Corporate FinTech Urges Business Owners To Wake Up To Expense Fraud Threat

Fraud is a threat that business owners often assume comes from outside the enterprise. That’s a misconception, however, and corporate FinTechs are now looking to raise awareness that a company’s expense report and reimbursement processes are prime areas for its own employees to commit fraud.

Research published this week from corporate travel and expense management firm SAP Concur warned that most survey respondents admitted that mileage-related expenses – for example, mileage of a taxi ride – are not cross-checked when expense reports are approved. SAP Concur surveyed employees in the U.K. responsible for authorizing expense claims at their firms, and found that despite these professionals’ failure to query mileage claims, 77 percent say they are confident in the accuracy of mileage recorded by workers.

Last year, employees expensed $222 million in the U.K. on mileage-related spend. Despite the high value of this type of expense, half of survey respondents said they analyze mileage claims “from time to time,” while only 20 percent analyze these claims frequently.

“Millions are spent on reimbursing travelers’ mileage expenses every year – and yet it would seem that businesses are taking what can at best be described as a relaxed approach when it comes to ensuring they’ve got the right checks and balances in place,” said SAP Concur Managing Director of SMB, U.K. and France, Dafydd Llewellyn, in a statement. “This throws up two potential issues. Firstly, and rather obviously, they are losing cash like a leaky bucket and secondly, mileage could be acting as a ticking duty of care time bomb.”

Concerns that employees are inflating their mileage to claim back more from their employers than they should may not be unfounded. Nor is it only the U.K. market where these concerns exist.

Separate research from Chrome River published earlier this year estimated corporate travel expense fraud to total $1.9 billion every year in the U.S., U.K. and Australia. The findings caught the attention of the National Society of Accountants for Cooperatives last month, highlighting Chrome River’s findings that while one-quarter of respondents have been caught committing expense fraud, the problem could be higher without the proper checks in place.

Analysts in Chrome River’s report pointed to the Association of Certified Fraud Examiners’ research, which estimates that expense fraud makes up 17 percent of all business fraud.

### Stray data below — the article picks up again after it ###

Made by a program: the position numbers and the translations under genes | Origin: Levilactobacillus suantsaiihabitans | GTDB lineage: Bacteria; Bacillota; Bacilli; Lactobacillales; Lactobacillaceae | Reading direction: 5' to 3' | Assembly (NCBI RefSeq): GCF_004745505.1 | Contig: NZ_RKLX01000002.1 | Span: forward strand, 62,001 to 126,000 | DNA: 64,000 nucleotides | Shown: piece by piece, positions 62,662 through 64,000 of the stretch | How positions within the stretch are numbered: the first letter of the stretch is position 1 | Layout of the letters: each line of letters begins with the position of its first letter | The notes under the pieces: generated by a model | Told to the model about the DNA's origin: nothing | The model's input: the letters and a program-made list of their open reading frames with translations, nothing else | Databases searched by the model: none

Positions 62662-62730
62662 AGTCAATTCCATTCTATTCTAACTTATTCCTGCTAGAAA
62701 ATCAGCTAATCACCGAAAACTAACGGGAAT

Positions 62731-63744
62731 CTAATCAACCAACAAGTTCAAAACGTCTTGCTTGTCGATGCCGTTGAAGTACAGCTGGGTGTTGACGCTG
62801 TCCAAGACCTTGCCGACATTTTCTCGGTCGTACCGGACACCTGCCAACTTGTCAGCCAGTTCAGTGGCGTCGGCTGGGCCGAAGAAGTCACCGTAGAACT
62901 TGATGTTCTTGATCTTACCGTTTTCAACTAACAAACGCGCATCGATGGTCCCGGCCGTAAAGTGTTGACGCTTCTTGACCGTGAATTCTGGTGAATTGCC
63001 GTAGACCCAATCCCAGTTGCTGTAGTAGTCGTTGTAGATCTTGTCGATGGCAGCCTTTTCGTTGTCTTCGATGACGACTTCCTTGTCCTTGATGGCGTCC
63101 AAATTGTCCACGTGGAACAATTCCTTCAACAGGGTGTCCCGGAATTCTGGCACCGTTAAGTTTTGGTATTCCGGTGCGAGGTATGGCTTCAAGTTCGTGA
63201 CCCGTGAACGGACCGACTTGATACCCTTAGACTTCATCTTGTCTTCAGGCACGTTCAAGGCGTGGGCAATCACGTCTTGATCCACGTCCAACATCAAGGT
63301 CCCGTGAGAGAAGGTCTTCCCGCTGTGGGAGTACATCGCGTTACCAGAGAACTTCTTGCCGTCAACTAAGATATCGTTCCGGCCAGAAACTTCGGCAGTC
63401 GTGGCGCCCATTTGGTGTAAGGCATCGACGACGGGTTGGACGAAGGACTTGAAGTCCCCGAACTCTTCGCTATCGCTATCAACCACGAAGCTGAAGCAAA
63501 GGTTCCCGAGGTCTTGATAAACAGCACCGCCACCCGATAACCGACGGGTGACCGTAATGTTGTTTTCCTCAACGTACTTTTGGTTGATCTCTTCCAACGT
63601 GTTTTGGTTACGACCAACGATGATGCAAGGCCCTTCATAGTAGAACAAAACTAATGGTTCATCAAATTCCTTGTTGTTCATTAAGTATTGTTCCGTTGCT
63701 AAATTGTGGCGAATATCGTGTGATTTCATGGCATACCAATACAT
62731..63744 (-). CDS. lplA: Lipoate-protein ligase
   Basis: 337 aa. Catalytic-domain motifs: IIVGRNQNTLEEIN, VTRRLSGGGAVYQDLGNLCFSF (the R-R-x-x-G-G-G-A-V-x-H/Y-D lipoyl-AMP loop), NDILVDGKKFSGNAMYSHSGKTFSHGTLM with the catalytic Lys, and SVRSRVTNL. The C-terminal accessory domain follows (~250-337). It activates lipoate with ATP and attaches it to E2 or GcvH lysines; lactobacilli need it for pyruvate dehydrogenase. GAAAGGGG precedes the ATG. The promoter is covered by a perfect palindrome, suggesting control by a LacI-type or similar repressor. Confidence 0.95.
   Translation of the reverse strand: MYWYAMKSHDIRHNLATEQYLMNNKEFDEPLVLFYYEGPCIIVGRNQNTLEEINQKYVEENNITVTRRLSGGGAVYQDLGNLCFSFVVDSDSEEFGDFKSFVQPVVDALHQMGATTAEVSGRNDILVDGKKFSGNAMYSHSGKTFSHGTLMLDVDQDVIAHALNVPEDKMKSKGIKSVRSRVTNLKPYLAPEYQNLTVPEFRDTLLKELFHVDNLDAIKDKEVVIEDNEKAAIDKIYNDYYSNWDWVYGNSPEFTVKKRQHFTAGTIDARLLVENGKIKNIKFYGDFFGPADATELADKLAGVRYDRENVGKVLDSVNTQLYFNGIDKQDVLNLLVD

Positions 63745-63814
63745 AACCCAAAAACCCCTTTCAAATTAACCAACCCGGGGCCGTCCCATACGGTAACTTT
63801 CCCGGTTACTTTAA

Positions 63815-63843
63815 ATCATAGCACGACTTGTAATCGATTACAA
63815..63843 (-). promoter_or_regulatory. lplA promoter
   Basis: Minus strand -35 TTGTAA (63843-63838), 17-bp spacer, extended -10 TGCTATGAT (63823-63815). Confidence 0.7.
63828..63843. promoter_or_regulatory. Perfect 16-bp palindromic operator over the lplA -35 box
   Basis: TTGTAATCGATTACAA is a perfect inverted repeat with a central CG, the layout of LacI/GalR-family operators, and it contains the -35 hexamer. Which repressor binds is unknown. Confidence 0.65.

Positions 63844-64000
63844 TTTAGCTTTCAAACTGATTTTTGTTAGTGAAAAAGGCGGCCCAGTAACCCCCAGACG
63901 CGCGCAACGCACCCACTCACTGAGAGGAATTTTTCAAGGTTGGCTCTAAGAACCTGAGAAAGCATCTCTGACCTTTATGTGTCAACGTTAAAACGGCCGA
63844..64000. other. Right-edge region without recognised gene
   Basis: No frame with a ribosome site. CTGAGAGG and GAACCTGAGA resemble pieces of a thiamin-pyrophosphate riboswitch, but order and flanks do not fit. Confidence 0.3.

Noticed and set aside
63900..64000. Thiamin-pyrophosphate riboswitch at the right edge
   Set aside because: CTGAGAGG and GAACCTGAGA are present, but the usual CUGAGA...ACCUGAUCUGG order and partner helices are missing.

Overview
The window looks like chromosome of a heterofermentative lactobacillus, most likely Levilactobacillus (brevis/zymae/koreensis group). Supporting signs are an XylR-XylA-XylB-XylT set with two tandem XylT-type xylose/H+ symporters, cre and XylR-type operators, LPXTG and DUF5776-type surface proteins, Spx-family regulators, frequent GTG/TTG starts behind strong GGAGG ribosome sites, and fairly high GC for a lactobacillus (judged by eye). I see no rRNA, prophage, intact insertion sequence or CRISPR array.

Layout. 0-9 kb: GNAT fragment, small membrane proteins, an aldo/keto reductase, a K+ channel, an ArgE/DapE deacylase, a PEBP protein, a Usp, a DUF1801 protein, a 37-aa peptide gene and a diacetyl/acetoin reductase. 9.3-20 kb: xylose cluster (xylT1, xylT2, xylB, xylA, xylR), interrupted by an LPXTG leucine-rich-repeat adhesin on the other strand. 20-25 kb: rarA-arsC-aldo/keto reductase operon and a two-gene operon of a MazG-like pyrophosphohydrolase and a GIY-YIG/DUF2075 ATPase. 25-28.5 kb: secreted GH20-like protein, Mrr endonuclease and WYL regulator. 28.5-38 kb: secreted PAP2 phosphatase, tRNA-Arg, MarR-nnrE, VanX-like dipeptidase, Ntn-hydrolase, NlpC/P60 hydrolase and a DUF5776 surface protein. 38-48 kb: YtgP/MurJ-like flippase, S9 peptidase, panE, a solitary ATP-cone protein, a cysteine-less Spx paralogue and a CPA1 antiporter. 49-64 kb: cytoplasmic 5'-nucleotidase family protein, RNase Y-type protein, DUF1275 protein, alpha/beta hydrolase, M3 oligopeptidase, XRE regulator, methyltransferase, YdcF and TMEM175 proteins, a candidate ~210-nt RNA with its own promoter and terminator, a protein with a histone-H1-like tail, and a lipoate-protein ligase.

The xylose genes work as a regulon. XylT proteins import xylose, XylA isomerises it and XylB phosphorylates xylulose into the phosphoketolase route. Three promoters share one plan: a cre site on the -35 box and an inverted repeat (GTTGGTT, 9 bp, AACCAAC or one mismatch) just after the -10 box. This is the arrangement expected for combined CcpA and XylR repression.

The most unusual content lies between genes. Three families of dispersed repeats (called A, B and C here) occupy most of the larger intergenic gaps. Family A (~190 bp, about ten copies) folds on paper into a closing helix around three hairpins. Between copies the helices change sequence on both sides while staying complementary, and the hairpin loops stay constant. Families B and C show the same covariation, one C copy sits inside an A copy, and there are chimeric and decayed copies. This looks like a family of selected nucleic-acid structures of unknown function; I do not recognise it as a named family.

“The best thing a company can do to protect itself is make it easier for employees to do the right thing, such as implementing an automated expense management solution that can, for example, alert employees if they are trying to submit the receipt twice,” said Chrome River Co-founder and CEO Alan Rich in a statement when the research was published in May. “This type of gentle reminder can often be all that’s needed for employees to remain honest throughout the expense submission process.”

Concerns over T&E fraud surfaced once again earlier this month when expense report auditing solution AppZen announced the rollout of Insights, a feature within its Expense Audit offering that automates review of travel receipts.

In its announcement of the new solution, AppZen pointed to research from another T&E company, Certify, which found that nearly 43 percent of managers are forced to manually check line-item details on receipts to ensure that employee expenses are in-policy.

In a blog post, AppZen also pointed to its own research, which found that line items for amounts between $100 and $500 were flagged nearly 25 percent of the time – more than any other dollar amount category – by its technology.

“Our data also shows that AppZen historically flags around 10 percent (though that number goes down as we impact behavior) of line items for review across all audits,” the company said. “So if one out of 10 submitted items is potentially fraudulent, and the average amount of each instance is almost $100, that translates to millions in T&E leakage annually, especially for larger corporations.”